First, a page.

An online unit of tertiary study: Starting up the hard way

Clare McBeath
Faculty of Education
Curtin University of Technology
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In a combination of unusual student enrolment circumstances, three students were invited to use an online version of a unit which was still in the process of being developed. The unit was not ready to run. There were many features of WebCT still to be explored and instructions built into the learning package. However, an arrangement was made that we would all learn together, discussing and sharing features discovered as we worked on the unit. Student participation and feedback became part of the assignment work and was graded as part of student assessment. This ensured that the students had a key role in shaping future versions of this unit. This paper will analyse and interpret the student input to tell their stories and draw conclusions.


Two units in the Vocational Education and Training teacher education program were in the process of being developed for use in WebCT, with the expectation that they would be run as pilot units with class groups in the second semester. However, due to a combination of unusual student enrolment circumstances, three students found that they could only enrol in one of these units this semester and were invited to use the online version as trial students. One was based in Perth and the other two were in the Pilbara and all were enrolled as external students.

As lecturer in charge of one of these units, I felt we were not ready to run the unit online. There were many features of WebCT with which I was not familiar and a number of design problems which had not been resolved. Nor had instructions on using WebCT been incorporated into the unit. However, we came to an arrangement that we would all learn together, discussing and sharing the features discovered as we worked on the unit. Student participation and feedback in the form of "reflective reports" was set as a formal assignment and was graded as part of student assessment. This ensured that the students, who had agreed to participate in this trial on a voluntary basis, had an involvement and a key role in shaping future versions of this unit.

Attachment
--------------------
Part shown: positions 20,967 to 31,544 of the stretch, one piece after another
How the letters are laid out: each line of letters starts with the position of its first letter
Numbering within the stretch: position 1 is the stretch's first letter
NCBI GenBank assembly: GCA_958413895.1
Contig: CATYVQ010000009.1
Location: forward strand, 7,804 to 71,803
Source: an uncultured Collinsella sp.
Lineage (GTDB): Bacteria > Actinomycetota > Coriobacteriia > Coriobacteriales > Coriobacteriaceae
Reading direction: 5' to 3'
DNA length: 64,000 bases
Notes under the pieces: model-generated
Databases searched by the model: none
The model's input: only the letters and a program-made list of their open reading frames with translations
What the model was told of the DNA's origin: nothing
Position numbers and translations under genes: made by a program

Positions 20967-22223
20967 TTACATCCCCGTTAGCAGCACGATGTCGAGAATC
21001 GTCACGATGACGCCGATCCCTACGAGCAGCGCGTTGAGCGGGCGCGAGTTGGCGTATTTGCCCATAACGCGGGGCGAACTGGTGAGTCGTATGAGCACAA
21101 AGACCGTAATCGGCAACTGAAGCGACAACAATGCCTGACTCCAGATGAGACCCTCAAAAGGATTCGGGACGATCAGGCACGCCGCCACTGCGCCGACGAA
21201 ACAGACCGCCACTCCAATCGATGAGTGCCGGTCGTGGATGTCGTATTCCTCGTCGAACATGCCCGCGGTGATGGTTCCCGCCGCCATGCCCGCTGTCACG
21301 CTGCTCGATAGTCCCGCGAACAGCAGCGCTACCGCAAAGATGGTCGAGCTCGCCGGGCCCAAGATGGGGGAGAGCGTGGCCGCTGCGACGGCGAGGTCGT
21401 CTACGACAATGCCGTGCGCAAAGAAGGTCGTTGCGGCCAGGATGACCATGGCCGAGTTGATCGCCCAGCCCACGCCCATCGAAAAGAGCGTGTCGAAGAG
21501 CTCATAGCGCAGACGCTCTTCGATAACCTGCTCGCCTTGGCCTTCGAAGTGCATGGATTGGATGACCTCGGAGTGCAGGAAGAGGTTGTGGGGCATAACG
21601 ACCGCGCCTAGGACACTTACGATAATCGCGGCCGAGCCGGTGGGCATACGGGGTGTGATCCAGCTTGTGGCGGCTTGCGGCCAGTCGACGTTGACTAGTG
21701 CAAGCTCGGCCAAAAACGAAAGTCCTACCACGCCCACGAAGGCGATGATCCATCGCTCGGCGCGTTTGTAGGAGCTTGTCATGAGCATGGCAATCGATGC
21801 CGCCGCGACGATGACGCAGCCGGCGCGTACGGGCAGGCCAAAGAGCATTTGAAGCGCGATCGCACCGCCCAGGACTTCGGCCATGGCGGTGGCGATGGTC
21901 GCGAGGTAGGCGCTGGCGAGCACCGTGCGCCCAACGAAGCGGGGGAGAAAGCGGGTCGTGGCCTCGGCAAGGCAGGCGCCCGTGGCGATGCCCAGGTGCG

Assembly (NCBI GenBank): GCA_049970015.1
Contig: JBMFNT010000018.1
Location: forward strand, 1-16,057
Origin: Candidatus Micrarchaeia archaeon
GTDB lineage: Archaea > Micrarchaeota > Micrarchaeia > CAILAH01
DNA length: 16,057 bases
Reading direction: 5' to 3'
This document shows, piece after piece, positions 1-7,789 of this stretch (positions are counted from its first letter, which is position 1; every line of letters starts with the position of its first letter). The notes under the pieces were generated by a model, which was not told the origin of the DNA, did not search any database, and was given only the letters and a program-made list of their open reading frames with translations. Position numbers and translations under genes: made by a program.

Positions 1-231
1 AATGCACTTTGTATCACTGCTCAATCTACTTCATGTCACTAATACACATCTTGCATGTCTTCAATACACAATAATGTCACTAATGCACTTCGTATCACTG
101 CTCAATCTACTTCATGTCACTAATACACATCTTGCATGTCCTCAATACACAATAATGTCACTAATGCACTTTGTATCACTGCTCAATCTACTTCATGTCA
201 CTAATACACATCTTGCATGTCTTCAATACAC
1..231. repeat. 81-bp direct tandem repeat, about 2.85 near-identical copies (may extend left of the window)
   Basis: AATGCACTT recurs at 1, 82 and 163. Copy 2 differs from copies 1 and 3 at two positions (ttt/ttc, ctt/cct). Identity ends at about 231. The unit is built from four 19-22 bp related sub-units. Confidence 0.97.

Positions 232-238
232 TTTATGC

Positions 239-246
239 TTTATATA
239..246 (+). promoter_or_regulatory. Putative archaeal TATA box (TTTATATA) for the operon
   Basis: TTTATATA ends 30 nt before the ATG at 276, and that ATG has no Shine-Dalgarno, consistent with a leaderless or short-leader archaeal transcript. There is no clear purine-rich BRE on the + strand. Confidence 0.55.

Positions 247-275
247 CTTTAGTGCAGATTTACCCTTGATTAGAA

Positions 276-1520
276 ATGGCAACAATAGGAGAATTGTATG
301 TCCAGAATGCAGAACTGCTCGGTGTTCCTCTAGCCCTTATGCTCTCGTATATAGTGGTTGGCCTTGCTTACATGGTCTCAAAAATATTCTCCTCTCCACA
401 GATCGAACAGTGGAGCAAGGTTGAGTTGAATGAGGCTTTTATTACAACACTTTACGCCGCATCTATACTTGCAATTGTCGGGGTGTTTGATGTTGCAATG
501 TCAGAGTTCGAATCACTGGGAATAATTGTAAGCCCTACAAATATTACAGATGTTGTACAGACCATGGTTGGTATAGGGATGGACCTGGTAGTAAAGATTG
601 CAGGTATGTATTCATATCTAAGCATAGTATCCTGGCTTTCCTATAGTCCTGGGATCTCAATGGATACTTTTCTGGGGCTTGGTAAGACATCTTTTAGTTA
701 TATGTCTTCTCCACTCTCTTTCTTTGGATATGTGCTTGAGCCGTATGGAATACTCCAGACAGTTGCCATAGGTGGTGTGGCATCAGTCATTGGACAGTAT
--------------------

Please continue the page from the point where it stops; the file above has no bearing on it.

The trial, therefore, became one of "learn as you work", with students and lecturer learning about the features and problems of WebCT's capabilities as they used the online materials. The students studied the course materials, used the interactive Electronic Mailbox for discussion and communication, as well as submitting written assignments as they would have for a unit delivered in a more traditional way.

The online unit has now run for one semester. The three students have struggled with the technical features and an unfamiliar learning style as they explored this new method of delivery. Many of their comments related to the newness of the learning environment and were to be expected. Other comments have been more reflective, as they analysed what they were doing and compared their study styles with previous learning experiences. Overall, a wealth of data has been received as the students delivered their reports, ruminated on their technical difficulties, chatted away to each other, and generally explored the interactive features of the online environment.

The question to be considered is whether it would have been better to have deferred the start up of the online version until everything was ready, or to have taken a "just in time" approach to suit student enrolment needs and involve the users in the development of the unit and the medium.

This paper will analyse and interpret the student data to tell their stories and attempt to draw some conclusions.

The unit

Ed522 is one of the largest units in the Higher and Further Education course. In its original printed format, the unit content consisted of a 268 page Guide and a supporting Reader of case studies. There is no text book. The problems involved in structuring such a large amount of material for online delivery was discussed in an earlier paper (McBeath, 1997). The most distinctive feature of this unit in its Internet format is how wordy it looks, in comparison with the more typical electronic learning programs with short screens and multi-layed pages. The unit structure had to deal with an enormous amount of reading in the simplest manner possible. A weekly study structure had been devised, in the expectation that most of the students would study the material in set chunks as they would a print based or on-campus study program.